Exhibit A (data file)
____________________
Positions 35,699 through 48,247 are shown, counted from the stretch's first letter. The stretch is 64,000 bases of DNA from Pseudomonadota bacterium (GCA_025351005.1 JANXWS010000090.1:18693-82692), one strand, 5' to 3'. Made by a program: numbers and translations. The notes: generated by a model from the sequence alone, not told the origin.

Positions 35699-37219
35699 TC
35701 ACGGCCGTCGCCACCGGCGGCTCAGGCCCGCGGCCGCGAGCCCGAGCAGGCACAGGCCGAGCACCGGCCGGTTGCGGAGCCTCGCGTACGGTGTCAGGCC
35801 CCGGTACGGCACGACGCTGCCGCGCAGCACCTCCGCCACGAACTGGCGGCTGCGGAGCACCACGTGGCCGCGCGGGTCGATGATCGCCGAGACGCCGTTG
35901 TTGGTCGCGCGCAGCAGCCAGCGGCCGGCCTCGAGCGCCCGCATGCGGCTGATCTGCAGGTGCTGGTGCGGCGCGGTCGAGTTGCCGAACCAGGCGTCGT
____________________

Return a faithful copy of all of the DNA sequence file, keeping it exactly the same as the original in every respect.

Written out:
Positions 35,699 through 48,247 are shown, counted from the stretch's first letter. The stretch is 64,000 bases of DNA from Pseudomonadota bacterium (GCA_025351005.1 JANXWS010000090.1:18693-82692), one strand, 5' to 3'. Made by a program: numbers and translations. The notes: generated by a model from the sequence alone, not told the origin.

Positions 35699-37219
35699 TC
35701 ACGGCCGTCGCCACCGGCGGCTCAGGCCCGCGGCCGCGAGCCCGAGCAGGCACAGGCCGAGCACCGGCCGGTTGCGGAGCCTCGCGTACGGTGTCAGGCC
35801 CCGGTACGGCACGACGCTGCCGCGCAGCACCTCCGCCACGAACTGGCGGCTGCGGAGCACCACGTGGCCGCGCGGGTCGATGATCGCCGAGACGCCGTTG
35901 TTGGTCGCGCGCAGCAGCCAGCGGCCGGCCTCGAGCGCCCGCATGCGGCTGATCTGCAGGTGCTGGTGCGGCGCGGTCGAGTTGCCGAACCAGGCGTCGT